But wait – there’s more. So far, we’ve talked a lot about very obtuse, high-minded ideas of psychology. Heh – get it? High-minded? Because psychology studies the mind? Ha! Anyway, at some point you need approaches that are more directly concerned with the best ways to actually perform psychological research. One of the earlier approaches to practicing psychology was behaviorism, or the belief that psychology should concern itself with observable events. This is pretty different from the other approaches we discussed that are focused on internal processes inside the mind. Behaviorism tends to ignore private thoughts and focuses only on public behaviors. This school of thought teaches that behavior can be observed and documented scientifically without needing to examine internal things like thoughts or beliefs.

The other practical approach, which sometimes compliments and sometimes rejects behaviorism, is psychoanalysis. This approach, first proposed by Sigmund Freud, states that behavioral issues stem from conflicts between the conscious and the unconscious. In this approach, the way to correct mental issues, from anxiety to depression, is to make the person consciously aware of what is bothering them subconsciously. This method of psychology relies on the person talking to a trained psychoanalyst about their feelings, dreams, and thoughts, from which the professional determines where the unconscious conflict is, and helps the patient come to terms with that issue. Like all of these approaches, psychoanalysis is not supported by everyone, but it has been a major influence on the field of psychology over the last century.

Lesson Summary

The study of the human mind and behavior is a field called psychology. Psychologists deal with a very complicated subject, so they developed several approaches to help them frame their arguments. First is functionalism, in which mental states are defined by their function. If the brain is a computer, then behaviors are the responses the brain calculates from all the data it receives about your surroundings. Structuralism states that the structure of the mind is defined by the interaction of basic parts of the mind. In other words, all of your accumulated experiences create your consciousness. This approach is opposed by Gestalt psychology, which states that the mind is an entire whole, independent of the parts. Gestalt psychologists are interested in how the mind turns individual things, like dots and lines, into a whole, like a recognizable image.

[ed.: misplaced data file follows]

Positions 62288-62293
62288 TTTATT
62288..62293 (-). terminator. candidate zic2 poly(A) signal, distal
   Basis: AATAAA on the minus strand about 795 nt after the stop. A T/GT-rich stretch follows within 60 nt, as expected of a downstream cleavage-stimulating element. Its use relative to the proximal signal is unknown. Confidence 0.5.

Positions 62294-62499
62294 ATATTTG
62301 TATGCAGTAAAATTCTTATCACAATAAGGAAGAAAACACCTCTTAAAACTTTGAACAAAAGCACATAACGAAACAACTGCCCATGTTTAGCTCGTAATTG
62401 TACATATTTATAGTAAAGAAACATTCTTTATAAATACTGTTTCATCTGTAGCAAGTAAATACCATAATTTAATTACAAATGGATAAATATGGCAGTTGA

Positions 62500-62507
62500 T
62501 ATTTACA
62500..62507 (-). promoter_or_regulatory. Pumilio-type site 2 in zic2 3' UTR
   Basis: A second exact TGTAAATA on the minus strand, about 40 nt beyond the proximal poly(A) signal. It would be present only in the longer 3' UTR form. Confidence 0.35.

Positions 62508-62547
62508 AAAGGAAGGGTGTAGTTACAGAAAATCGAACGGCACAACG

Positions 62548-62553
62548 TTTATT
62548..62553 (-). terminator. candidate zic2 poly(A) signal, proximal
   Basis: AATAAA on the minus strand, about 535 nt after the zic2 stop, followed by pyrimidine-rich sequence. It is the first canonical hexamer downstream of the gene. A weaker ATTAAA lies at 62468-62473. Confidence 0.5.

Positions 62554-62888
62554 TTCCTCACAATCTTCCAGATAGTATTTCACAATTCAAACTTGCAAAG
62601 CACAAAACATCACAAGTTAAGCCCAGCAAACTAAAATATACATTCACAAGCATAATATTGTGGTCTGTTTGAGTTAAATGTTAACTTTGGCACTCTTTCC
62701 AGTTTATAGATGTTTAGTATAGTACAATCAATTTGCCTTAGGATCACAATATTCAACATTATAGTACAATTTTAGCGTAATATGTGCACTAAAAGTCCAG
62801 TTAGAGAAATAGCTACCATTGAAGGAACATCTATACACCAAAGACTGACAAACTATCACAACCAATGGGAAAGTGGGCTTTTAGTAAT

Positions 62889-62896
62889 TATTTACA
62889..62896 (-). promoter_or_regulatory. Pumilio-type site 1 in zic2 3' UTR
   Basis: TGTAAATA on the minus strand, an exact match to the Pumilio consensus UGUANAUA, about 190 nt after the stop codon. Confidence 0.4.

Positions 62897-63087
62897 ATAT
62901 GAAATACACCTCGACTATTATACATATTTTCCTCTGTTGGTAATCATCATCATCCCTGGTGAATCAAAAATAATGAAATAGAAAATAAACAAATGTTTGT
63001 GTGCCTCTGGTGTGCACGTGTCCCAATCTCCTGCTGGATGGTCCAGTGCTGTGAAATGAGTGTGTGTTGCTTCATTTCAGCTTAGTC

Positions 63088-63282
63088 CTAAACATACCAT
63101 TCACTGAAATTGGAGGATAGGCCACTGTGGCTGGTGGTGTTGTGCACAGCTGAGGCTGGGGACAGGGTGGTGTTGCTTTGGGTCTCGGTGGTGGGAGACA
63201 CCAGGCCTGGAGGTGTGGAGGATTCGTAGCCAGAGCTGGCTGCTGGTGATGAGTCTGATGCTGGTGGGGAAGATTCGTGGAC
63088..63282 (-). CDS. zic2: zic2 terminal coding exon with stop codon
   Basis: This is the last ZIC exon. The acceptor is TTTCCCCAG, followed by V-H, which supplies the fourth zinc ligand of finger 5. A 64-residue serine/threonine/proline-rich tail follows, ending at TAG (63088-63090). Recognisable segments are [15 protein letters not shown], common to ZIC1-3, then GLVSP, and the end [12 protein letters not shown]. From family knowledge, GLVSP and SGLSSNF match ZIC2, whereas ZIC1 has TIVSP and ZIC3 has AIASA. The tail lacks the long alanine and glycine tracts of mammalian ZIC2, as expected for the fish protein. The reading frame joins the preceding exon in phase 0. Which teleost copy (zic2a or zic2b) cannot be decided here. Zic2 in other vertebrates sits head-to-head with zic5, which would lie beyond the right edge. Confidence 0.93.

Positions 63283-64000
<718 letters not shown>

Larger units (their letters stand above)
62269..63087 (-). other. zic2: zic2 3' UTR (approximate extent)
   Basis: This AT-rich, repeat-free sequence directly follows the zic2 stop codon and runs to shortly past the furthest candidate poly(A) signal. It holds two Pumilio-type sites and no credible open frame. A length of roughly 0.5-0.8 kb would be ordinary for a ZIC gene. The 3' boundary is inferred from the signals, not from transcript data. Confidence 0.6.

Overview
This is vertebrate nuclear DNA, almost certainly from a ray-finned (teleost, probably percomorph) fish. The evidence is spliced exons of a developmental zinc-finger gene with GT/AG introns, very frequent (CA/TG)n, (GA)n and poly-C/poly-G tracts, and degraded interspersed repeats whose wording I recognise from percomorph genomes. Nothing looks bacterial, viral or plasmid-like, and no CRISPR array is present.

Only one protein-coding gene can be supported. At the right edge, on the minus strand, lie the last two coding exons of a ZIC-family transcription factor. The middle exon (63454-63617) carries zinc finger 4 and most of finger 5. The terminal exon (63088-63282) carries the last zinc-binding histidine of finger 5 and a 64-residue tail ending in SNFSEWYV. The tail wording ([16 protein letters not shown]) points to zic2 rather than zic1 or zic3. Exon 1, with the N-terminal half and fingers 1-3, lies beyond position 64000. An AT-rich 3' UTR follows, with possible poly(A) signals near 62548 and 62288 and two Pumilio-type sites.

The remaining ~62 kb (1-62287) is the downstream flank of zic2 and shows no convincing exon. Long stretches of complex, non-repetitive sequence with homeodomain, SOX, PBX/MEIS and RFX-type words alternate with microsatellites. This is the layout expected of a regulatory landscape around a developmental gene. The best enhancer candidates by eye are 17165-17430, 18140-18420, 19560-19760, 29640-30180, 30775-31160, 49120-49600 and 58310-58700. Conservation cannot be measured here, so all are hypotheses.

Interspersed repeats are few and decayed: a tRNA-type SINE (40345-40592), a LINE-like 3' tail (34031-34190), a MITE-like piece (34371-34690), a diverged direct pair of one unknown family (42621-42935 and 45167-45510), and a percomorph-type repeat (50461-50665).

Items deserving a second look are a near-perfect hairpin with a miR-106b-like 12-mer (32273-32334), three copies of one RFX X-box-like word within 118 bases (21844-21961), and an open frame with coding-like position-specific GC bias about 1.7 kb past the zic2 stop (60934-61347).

Some psychologists believe in an approach where the researcher only focuses on observable events. This is called behaviorism. Rather than worry about the individual thoughts in a person’s conscious mind, this approach stresses the scientific observations of public behavior. Finally, there is psychoanalysis, the belief that mental issues come from the conflict of the unconscious and conscious mind. Therefore, the job of the psychologist is to help a person understand what is bothering them on an unconscious level and bring that to resolution. See, behavior is a complex and complicated field of study. And they told you to please just behave.

Learning Outcomes

Following this lesson, you should have the ability to:

  • Define psychology
  • Explain why behavior is a difficult concept to define
  • Describe the following approaches to psychology: functionalism, structuralism, Gestalt psychology, behaviorism and psychoanalysis
1.6 Cognitive Revolution in Psychology
1.4 Rationalism vs. Empiricism: Similarities & Differences